Today, most Americans take for granted that China will be the next global superpower. But despite the nation's growing influence, the average Chinese person is still a mystery - or, at best, a baffling set of seeming contradictions - to Westerners who expect the rising Chinese consumer to resemble themselves. Here, Tom Doctoroff, the guiding force of advertising giant J. Walter Thompson's (JWT) China operations, marshals his 20 years of experience navigating this fascinating intersection of commerce and culture to explain the mysteries of China. He explores the many cultural, political, and economic forces shaping the twenty-first-century Chinese and their implications for businesspeople, marketers, and entrepreneurs - or anyone else who wants to know what makes the Chinese tick. Dismantling common misconceptions, Doctoroff provides the context Westerners need to understand the distinctive worldview that drives Chinese businesses and consumers, including: - why family and social stability take precedence over individual self-expression and the consequences for education, innovation, and growth; - their fundamentally different understanding of morality, and why Chinese tolerate human rights abuses, rampant piracy, and endemic government corruption; and - the long and storied past that still drives decision making at corporate, local, and national levels. Change is coming fast and furious in China, challenging not only how the Western world sees the Chinese but how they see themselves. From the new generation's embrace of Christmas to the middle-class fixation with luxury brands; from the exploding senior demographic to what the Internet means for the government's hold on power, Doctoroff pulls back the curtain to reveal a complex and nuanced picture of a facinating people whose lives are becoming ever more entwined with our own.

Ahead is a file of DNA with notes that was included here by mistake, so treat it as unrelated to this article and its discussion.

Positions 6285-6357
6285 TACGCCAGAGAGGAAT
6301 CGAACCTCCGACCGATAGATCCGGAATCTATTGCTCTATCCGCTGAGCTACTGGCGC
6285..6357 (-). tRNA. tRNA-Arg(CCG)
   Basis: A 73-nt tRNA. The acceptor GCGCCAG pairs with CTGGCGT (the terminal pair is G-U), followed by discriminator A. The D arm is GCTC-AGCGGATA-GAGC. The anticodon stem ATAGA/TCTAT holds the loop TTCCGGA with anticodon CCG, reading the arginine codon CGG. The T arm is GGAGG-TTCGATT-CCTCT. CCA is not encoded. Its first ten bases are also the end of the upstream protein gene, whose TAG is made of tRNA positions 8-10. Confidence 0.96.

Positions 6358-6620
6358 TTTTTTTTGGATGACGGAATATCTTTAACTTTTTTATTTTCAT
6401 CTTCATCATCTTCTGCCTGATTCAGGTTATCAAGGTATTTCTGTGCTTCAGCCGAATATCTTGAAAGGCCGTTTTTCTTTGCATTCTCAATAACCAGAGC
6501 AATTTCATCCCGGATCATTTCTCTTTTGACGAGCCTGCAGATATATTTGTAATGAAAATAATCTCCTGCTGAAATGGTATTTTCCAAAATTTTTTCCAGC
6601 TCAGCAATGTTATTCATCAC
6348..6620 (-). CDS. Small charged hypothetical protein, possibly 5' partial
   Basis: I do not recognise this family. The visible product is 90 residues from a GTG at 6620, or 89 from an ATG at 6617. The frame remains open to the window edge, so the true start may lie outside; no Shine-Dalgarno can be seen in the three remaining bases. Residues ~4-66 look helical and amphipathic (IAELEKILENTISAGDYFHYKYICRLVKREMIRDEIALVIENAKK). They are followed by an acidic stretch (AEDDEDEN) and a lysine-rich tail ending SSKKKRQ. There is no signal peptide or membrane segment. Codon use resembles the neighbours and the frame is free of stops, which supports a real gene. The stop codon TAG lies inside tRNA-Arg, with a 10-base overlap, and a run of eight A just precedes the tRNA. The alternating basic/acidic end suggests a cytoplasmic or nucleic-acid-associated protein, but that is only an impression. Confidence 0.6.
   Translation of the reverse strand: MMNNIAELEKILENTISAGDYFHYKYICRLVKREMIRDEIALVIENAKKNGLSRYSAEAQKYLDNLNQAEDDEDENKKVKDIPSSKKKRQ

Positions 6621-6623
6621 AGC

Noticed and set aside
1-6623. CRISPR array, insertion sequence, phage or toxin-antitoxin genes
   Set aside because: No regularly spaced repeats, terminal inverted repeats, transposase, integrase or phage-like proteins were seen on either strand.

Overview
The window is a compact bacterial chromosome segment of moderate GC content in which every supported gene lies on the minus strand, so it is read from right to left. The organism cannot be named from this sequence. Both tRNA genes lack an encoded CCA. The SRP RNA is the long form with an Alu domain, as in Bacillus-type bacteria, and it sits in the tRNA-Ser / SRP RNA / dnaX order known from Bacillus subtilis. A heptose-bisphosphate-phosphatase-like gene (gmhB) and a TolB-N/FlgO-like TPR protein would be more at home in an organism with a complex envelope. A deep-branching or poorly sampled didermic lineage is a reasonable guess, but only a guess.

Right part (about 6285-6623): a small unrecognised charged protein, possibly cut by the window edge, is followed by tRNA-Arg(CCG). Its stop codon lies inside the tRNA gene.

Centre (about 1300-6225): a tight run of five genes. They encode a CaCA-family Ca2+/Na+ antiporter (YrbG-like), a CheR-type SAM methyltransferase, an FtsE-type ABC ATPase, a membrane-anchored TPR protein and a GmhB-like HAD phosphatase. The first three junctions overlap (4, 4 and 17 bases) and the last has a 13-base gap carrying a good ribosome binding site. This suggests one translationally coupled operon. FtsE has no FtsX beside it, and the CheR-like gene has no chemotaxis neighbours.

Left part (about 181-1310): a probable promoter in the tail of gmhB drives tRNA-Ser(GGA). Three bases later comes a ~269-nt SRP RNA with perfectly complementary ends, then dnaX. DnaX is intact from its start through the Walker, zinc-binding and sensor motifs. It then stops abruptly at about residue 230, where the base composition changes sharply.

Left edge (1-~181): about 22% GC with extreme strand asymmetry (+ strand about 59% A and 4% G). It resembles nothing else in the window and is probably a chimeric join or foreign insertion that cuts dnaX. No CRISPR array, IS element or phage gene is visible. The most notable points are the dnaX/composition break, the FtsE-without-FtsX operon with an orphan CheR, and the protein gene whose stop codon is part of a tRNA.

New China Rising

A Social Economic Assessment of WTO Entry

Author: Hoong

Publisher: iUniverse


Category: Business & Economics

Page: 213

View: 538

New China Rising goes beyond the reasons for China joining the World Trade Organization (WTO), which will mark its coming of age as a global economic and political powerhouse. Being subjected to a new international framework and competition, the social economic structures of China are changing rapidly. Various domestic industries and companies are also undergoing massive restructuring in response to the potential challenges posed by gradual industry deregulation and forces of globalization.